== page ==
Advertisement
"I have never taken any exercise except sleeping and resting."
Mark Twain
Lose weight while you doze off on your couch. Sounds like a dream come true, doesn't it? The idea may sound ludicrous, but researchers have found that sleeping is related to weight loss. Although common weight loss tips include things like 'eat less' and 'exercise more', what people often forget is that sleeping is just as essential for the body. Adequate sleep helps in the retention of stamina and energy that serves as fuel to help you function all day. During sleep, the body performs a number of essential repair and maintenance functions. When we fail to provide the body with adequate sleep, it does not operate competently.

Ideally, seven to nine hours of sleep per night is important for mental well-being. A well-rested mind is also able to choose healthy lifestyle behavior, as compared to a mind that is foggy and confused due to sleep deprivation. Unfortunately, factors like long working hours, stress, and unhealthy eating habits contribute to sleep problems. An editorial published in the Canadian Medical Association Journal pointed to a study conducted in 2010, which found that research participants who slept for 5.5 hours, lost 55 percent less body fat, and 60 percent more of their lean body mass, than those who slept for longer. This, in turn, is linked to weight gain and binge eating. To understand how sleep is important to weight loss, let us look at the science behind it.

How Sleep Affects the Hormones

Ghrelin and Leptin

Have you ever wondered why is it that every time you are sleep-deprived, the first thing you want to do is reach for that bag of chips? This may be due to the ghrelin hormone. Also known as the 'go' hormone, ghrelin is produced in the stomach. It signals the body when it is hungry. When you are sleep-deprived, you have more ghrelin. This is the reason for the hunger pangs after the all-nighter.

The increased ghrelin in the body is often in sync with leptin resistance. Released from fat cells, leptin signals the body to eat less. Due to sleep deprivation, leptin is unable to produce its normal effects to stimulate weight loss. The effect that sleep has on these two key hormones that play an important role in stimulating and suppressing your appetite, impacts your weight loss goals. This is aptly demonstrated in a study conducted by Stanford University and the University of Wisconsin. For the study, doctors reported the hours that 1,000 volunteers slept each night. When their levels of ghrelin and leptin was measured, and their weight was charted, doctors found that those who slept for less than eight hours a night had lower levels of leptin and higher levels of ghrelin. These people also had a higher level of body fat.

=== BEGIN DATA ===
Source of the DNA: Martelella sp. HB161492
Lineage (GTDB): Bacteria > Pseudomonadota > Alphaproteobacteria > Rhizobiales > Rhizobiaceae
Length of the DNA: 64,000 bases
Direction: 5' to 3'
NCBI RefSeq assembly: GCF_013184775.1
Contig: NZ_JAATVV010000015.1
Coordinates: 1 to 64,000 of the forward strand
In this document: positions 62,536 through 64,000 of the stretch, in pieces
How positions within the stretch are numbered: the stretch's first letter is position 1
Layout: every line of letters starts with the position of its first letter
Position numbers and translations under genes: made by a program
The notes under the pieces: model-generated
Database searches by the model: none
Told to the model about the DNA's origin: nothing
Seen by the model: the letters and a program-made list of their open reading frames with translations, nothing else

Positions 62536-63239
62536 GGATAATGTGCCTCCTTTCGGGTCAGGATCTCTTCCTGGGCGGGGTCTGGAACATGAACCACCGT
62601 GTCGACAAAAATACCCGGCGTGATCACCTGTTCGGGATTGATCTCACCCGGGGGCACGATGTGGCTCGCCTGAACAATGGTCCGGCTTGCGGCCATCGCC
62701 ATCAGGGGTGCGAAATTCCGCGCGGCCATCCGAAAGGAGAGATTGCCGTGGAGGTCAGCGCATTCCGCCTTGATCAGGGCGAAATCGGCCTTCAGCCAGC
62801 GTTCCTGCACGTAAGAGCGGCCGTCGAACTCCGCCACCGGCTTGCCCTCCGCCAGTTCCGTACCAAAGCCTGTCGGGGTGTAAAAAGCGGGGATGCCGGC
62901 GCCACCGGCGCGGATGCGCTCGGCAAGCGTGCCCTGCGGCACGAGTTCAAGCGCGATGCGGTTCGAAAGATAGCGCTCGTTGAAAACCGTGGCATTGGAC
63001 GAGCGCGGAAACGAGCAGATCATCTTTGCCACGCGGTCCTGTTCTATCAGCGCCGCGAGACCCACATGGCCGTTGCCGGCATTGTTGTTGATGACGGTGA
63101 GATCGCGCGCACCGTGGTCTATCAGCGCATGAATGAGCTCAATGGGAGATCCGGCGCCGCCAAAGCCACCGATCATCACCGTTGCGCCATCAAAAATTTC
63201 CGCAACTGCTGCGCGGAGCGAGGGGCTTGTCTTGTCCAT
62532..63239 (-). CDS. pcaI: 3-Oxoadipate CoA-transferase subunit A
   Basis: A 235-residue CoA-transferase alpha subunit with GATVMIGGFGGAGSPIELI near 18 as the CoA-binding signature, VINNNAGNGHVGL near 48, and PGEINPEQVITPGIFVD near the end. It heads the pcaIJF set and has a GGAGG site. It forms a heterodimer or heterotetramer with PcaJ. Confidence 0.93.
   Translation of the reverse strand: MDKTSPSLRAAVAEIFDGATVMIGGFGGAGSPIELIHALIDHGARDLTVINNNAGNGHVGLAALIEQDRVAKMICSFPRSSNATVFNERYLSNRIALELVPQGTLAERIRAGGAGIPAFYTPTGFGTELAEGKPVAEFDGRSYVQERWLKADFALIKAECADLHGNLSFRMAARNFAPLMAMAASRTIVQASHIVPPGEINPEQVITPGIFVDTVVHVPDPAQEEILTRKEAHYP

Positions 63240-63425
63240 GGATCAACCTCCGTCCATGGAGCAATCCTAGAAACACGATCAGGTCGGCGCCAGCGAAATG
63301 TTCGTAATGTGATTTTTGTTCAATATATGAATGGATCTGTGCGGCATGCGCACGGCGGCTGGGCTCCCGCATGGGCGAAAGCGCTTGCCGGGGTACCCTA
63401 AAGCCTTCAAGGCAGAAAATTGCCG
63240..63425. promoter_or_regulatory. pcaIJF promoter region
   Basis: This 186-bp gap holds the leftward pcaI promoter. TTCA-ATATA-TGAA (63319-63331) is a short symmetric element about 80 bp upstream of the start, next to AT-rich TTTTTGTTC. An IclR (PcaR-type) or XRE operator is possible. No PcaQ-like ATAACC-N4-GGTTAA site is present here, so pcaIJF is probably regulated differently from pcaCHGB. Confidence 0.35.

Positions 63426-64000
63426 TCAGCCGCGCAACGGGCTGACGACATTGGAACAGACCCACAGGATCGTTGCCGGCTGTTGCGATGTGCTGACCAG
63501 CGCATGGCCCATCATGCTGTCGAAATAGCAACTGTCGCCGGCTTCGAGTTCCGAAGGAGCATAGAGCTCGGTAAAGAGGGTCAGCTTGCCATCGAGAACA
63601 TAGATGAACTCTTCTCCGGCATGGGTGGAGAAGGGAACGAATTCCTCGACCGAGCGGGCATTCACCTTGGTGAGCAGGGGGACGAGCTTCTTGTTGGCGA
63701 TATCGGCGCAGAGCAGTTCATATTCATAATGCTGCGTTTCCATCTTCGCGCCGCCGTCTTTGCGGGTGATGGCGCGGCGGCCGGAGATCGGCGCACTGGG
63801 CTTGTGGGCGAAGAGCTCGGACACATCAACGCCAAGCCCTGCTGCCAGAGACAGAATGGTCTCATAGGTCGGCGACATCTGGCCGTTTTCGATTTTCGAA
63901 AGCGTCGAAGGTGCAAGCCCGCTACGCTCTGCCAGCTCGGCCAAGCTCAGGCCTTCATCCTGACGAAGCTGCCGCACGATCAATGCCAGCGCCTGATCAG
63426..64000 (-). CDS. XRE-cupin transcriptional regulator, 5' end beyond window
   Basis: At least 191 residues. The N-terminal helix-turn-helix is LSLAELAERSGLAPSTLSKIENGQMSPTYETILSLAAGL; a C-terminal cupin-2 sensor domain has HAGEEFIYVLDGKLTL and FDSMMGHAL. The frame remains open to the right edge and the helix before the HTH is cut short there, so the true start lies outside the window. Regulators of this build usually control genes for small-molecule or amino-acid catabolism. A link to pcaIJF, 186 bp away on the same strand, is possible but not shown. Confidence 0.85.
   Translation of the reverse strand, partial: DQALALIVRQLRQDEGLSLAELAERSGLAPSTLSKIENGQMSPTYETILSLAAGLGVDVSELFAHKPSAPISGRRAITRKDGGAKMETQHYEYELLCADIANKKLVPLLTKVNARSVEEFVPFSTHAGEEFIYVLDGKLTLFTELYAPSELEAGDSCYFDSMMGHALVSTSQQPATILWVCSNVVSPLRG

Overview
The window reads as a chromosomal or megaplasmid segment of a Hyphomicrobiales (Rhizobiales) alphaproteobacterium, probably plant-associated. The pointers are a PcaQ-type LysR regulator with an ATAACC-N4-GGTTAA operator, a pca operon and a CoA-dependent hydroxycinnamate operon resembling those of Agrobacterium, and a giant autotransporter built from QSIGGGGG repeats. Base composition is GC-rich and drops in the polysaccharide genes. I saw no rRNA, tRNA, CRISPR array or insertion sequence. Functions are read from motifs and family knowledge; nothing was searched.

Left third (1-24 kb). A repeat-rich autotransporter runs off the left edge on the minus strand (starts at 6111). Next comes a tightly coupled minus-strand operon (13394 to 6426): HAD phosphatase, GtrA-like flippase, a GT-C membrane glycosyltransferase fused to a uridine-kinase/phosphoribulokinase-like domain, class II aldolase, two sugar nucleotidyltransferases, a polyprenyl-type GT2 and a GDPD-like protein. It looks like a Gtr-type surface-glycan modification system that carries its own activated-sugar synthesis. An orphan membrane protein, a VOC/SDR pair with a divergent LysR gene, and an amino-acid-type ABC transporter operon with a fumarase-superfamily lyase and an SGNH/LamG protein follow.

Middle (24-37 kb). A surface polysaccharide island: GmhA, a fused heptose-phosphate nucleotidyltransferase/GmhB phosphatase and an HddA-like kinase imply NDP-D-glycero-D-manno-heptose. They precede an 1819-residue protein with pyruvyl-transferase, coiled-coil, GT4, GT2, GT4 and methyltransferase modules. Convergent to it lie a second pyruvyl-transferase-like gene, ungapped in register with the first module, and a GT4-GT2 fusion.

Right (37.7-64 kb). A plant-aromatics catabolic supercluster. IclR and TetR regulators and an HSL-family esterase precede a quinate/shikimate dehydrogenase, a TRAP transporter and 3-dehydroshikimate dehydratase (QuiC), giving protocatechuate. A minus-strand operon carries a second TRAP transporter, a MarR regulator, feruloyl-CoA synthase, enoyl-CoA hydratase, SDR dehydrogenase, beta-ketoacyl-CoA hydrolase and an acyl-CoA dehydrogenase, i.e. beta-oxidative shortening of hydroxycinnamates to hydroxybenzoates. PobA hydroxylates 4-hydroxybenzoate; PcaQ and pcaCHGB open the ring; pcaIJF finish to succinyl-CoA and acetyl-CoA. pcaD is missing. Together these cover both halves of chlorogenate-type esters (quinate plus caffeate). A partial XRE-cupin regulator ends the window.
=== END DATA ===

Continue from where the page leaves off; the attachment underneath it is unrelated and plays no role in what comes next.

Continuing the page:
Growth Hormone

The growth hormone secreted by the pituitary tract interacts with fat cells, and forces them to break down and burn stored fats. The increased metabolism helps with fat loss. Apart from exercising, sleep is also very important for maximizing the fat-burning effect of the growth hormone. This is because, while sleeping, the pituitary gland secretes more growth hormones than during waking hours.

How Sleep and Stress Affects Weight Loss

When we are stressed, the body releases a hormone known as cortisol. Secreted by the adrenal glands, cortisol helps regulate blood pressure and the body's ability to convert sugar into energy. Insufficient sleep, along with factors like over-working and chronic stress, can lead to excess cortisol in the body. Over time, the cortisol in the body can lead to increased appetite, high blood sugar, and cravings for harmful sweets. It can also lead to insulin resistance. Excessive eating due to overstimulated appetite can lead to increased fat retention.

How Important is Sleep for Rest and Recovery

To maintain a healthy weight, it is important to sleep well. With adequate sleep, you are well-rested and the body has time to heal. This enables you to increase your performance level and grow stronger.

Tips for Better Sleep to Lose Weight

  • Avoid caffeine, especially in the afternoon and late evenings. This is because, caffeine will keep you in the lighter stages of sleep. This is associated with less or poor sleep.
  • Do not eat too much before bedtime, as when and what you eat affects your sleep. Rich, spicy meals can cause sleep disruption. Instead, stick to light meals before retiring to bed.
  • Turn off the TV. People who are glued to the idiot box for long hours at night, often complain of lack of sleep. This holds true for the computer and phone as well.
  • Exercise your body for better sleep. If you cannot hit the gym, then doing some yoga, dance, or simply going for a long walk can help you sleep better.
  • Avoid stress and take certain measures to reduce it. Meditating, reading a relaxing book, or sharing your concerns and thoughts with friends are some ways in which you can ease stress.

If you are unable to sleep well and are constantly gaining weight as a result, then try speaking to a sleep specialist. It is also important to understand that although it is significant, sleep is not the solution for everyone who is struggling to lose weight. Along with a good sleep, a balanced diet and regular exercise is essential for successful weight loss as well.